Crimean clubs to complete Ukrainian season but start talks on Russian switch

Football Federation of Crimea HQBy Richard van Poortvliet
March 20 - Legally or illegally, the biggest country in the world has just got a little bigger, with Crimea set to become part of the Russian Federation. While a lot has been made of the political ramifications, spare a thought for two football clubs from the peninsula, who ply their trade in the Ukrainian Premier League.

The creation of a CIS league had been a hot topic of discussion six months ago, though with nothing coming to fruition. However, inadvertently, it seems that two clubs from Ukraine's top flight, could be moving to play in Russia, sooner rather than later.

Tavriya Simferopol and FC Sevastopol, which although located on the Crimean peninsula, is not actually part of Crimea, though has been absorbed by Russia, are the two clubs in question. While FC Sevastopol are currently in mid table, Tavriya are having a difficult time of things this season, despite their illustrious past, and are currently second from bottom. Their last match should have been against Dynamo Kiev at home in Simferopol. However, given the tense political situation, the game was moved to Kiev and was actually played in Dynamo's own stadium. The side from the Ukrainian capital won 2-1.

It seems that neither club will face any immediate upheaval with the president of the Crimean Football Federation, Nikolay Gostev, saying, "Tarviya will definitely finish the season in the Ukrainian Premier League". While all this seems logical, given there are around two and a half months of the season, which need to be completed, a longer term solution does need to be found.

"We would love to be a part of the Russian Football Union, but not everything is that simple", Gostev added. "For this to happen, we need the blessing of the Ukrainian Football Federation to leave and also the blessing of the Russian Football Union to accept us. I have spoken to the head of the Russian Football Union, Nikolay Tolstykh and hopefully this question will be resolved after the 27th March, when UEFA will be holding a meeting in Astana. "

Meanwhile, the acting director of the Russian Football Premier League, Sergey Cheban is delighted with Crimea becoming part of Russia, but will not rush to make any decisions concerning the two clubs, until a later date.

"When the dust has settled then we can start talking about the future of the clubs from the Crimean peninsula", Cheban commented. "We at the Russian Premier League and the Russian Football Union are studying various documents, while we are also in contact with UEFA. It is really difficult to put a time frame on things."

While all parties understand that a lot of paperwork will have to be undertaken for both FC Sevastopol and Tavriya Simferopol to the Russian Football Union, there seems to be a genuine will amongst the football supporters in Crimea, to join their neighbour to the East.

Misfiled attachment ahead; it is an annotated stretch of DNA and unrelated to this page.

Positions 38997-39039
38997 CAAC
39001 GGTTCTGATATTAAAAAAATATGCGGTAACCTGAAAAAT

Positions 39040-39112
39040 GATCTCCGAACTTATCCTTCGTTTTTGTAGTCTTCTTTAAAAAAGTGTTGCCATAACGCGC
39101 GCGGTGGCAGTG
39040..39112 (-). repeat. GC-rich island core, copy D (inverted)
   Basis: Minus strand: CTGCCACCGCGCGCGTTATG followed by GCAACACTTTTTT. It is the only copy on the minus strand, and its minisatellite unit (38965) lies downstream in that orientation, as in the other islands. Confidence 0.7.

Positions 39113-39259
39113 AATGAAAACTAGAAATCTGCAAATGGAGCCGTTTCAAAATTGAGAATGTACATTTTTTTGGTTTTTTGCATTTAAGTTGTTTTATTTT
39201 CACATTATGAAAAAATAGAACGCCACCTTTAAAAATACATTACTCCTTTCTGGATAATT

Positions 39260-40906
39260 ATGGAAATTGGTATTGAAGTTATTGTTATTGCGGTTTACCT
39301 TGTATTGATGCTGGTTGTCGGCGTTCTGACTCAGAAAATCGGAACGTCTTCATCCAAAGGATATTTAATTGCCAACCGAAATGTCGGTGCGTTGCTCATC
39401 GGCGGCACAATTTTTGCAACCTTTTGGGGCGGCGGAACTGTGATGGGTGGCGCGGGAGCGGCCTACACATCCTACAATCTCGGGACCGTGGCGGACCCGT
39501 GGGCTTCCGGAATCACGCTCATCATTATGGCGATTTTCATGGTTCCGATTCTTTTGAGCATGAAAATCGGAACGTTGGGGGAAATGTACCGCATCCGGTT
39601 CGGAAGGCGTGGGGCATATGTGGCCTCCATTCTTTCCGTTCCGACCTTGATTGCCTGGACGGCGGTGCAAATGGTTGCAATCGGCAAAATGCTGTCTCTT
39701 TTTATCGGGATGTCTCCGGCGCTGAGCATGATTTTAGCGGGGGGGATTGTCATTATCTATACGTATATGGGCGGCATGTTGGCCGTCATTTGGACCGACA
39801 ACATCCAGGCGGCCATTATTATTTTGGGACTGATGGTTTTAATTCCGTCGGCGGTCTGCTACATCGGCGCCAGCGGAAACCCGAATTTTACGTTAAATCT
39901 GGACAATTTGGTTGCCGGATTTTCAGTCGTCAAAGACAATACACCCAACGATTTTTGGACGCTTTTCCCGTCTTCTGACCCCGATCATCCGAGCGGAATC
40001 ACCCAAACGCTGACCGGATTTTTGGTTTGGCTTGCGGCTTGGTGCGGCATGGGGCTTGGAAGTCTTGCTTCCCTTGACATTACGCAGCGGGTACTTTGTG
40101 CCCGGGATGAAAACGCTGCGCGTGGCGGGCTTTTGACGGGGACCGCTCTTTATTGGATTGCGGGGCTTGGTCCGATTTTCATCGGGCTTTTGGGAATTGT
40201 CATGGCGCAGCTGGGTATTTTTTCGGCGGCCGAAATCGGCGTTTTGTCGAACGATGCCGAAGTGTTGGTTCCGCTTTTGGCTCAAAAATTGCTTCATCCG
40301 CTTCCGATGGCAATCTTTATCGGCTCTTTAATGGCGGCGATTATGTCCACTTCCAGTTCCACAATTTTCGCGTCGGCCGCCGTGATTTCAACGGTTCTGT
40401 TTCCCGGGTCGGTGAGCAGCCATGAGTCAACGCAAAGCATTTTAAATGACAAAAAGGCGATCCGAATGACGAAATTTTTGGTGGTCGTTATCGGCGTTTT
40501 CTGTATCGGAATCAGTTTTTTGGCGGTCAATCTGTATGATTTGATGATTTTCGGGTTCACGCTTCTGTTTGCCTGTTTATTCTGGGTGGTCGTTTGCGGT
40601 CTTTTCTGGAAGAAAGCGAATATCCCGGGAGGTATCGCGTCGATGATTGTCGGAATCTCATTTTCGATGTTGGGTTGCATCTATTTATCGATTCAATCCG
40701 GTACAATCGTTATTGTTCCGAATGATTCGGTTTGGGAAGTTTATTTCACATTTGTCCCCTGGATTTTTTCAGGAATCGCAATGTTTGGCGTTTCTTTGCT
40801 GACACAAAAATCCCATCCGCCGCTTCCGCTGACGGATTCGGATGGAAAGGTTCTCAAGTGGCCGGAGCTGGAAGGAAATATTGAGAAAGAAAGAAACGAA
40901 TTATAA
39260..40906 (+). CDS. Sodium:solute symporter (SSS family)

The President of FC Sevastopol, Aleksandr Krasilnikov understands his club will have to overcome a lot of obstacles, but he is confident of finding a solution. "Of course we would like our fate to be decided by the start of next season, but that will be decided by UEFA and FIFA".

While the 53 year old is keen to see his club continue their future in Russia, he is also wary that the sacrifice may be too great. "The club wants to play at the level we are used to and not drop down any divisions. To keep one's place in he top division is normal. Will the Russian Premier League expand in size to accommodate us? We will be writing to the Russian Football Union to discuss these things".

Despite their current struggles, Tavriya are the most popular football club on the Crimean peninsula and are the only club to have broken the Dynamo Kiev – Shakhtar Donetsk monopoly on the Ukrainian League title. The team from Simferopol became the first ever club to win the championship in 1992, following the break-up of the Soviet Union and the first Ukrainian side ever to qualify for the Championships League. Their current squad includes players from as far afield as Argentina and Tunisia, while their last major triumph was winning the Ukrainian Cup in 2010, beating Metallurg Donetsk.

There are many questions that Tavriya and FC Sevastopol will face about joining the elite of Russian football. There will be massive political will amongst the Russian and Crimean state to accommodate these two clubs into the Russian Premier League, while trips to the warmth of Crimea to play football in November and December would certainly be greeted with plenty of positives by players and fans alike when Russia is falling under a blanket of snow.

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